Collections are the hallmark of museums and those at The Academy of Natural Sciences are among the more important of their kind. The size and scope of its collections have grown substantially since the early years. Currently, there are over 17 million biological specimens, and hundreds of thousands of volumes, journals, illustrations, photographs, and archival items in its library. These collections grew through a combination of means, including the donation or purchase of existing collections or individual items, the collection activities of Academy-sponsored expeditions, or those of individual scientists, whether or not they work at the Academy. Sometimes the Academy is also enlisted to house and care for collections originally gathered by other institutions. For example, a number of the natural history collections at the American Philosophical Society were relocated to the Academy by the end of the 19th century.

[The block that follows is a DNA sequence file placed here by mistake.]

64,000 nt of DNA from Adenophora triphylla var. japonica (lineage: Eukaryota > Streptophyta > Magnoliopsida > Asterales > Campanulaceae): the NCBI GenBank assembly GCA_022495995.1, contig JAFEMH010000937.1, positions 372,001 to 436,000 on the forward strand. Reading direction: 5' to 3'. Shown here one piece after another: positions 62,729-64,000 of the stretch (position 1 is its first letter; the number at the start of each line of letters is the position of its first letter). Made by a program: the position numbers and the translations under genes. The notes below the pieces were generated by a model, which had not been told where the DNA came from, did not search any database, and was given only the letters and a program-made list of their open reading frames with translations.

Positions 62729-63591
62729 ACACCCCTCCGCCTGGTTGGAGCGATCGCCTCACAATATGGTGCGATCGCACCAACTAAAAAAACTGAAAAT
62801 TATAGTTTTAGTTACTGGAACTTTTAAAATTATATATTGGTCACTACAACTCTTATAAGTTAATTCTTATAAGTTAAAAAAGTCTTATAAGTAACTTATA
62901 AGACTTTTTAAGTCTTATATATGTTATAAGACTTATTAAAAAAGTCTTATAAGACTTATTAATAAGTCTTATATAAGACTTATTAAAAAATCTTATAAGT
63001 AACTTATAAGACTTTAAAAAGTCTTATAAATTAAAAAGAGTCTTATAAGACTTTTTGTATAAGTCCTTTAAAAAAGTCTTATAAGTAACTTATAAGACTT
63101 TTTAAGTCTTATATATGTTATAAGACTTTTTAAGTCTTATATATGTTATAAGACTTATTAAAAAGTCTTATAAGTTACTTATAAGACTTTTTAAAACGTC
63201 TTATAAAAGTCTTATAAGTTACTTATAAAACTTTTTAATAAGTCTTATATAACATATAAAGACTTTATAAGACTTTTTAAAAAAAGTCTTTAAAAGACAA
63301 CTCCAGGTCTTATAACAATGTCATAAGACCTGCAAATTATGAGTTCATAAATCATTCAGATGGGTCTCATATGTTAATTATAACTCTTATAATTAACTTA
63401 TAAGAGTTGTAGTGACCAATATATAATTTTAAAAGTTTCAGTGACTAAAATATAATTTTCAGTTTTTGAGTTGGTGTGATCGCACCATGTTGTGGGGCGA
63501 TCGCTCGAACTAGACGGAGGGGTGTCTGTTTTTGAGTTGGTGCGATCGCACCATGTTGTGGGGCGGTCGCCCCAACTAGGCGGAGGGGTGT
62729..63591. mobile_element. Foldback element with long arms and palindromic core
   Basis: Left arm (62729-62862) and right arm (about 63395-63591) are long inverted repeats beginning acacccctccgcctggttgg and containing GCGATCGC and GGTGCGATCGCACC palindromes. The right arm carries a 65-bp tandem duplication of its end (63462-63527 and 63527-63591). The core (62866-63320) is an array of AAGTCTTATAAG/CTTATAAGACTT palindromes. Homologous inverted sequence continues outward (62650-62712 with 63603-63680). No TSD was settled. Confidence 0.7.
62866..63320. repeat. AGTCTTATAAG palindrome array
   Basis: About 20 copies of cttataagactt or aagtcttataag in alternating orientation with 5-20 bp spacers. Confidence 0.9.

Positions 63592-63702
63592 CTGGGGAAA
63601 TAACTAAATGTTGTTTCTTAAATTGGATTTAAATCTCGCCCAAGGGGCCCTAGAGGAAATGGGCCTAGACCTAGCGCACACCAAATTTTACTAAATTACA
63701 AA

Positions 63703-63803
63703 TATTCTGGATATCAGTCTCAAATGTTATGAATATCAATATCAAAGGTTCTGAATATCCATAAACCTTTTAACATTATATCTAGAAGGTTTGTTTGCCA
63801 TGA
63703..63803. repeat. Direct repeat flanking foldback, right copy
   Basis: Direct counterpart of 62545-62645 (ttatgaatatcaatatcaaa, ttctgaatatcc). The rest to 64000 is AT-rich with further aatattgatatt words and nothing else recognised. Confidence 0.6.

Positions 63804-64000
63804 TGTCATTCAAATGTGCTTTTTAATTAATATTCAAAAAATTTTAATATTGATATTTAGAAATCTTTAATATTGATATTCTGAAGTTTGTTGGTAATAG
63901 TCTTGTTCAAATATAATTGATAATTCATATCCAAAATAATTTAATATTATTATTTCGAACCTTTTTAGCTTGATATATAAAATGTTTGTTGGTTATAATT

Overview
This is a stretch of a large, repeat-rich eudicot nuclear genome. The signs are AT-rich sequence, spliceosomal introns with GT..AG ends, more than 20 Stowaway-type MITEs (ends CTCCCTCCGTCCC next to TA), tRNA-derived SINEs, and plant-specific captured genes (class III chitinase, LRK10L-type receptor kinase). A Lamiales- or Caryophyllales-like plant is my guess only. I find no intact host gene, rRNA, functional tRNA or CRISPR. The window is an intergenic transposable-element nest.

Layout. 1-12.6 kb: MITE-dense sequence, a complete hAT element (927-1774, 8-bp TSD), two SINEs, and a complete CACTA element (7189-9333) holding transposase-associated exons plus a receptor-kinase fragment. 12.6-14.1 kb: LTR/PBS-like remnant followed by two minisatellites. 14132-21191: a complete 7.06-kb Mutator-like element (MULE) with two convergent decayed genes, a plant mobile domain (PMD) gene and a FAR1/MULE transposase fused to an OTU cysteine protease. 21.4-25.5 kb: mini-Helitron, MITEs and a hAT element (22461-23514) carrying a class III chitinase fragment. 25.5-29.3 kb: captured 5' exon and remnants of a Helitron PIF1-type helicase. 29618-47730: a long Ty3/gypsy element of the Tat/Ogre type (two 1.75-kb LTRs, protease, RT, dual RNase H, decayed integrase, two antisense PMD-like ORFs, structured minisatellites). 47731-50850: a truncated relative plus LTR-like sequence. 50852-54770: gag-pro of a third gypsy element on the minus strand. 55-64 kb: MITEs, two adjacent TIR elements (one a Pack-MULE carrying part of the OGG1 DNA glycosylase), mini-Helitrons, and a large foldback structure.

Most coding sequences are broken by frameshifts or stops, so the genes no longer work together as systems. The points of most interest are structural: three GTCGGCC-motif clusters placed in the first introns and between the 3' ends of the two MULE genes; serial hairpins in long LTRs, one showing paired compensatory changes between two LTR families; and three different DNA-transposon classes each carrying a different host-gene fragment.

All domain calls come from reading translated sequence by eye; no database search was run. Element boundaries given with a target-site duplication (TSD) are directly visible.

But these collections are not maintained just to collect dust. They provide a library of biodiversity. Traditionally, researchers at natural science (or natural history) institutions such as the Academy engaged in biological taxonomy, the science of discovering, describing, naming, and classifying species: in essence, the cataloging of Nature. In recent decades, research has shifted in emphasis to the science of systematics, the study of the evolutionary relationships among these species.
Either way, the collections are invaluable. They provide the type specimens, the reference material that helps establish a species identity. They also provide raw materials with which scientists can investigate the nature of these species, their relationships with other species, their evolutionary history, or even their conservation status. New questions and new technology illustrate the importance of these collections. Titian Peale (1799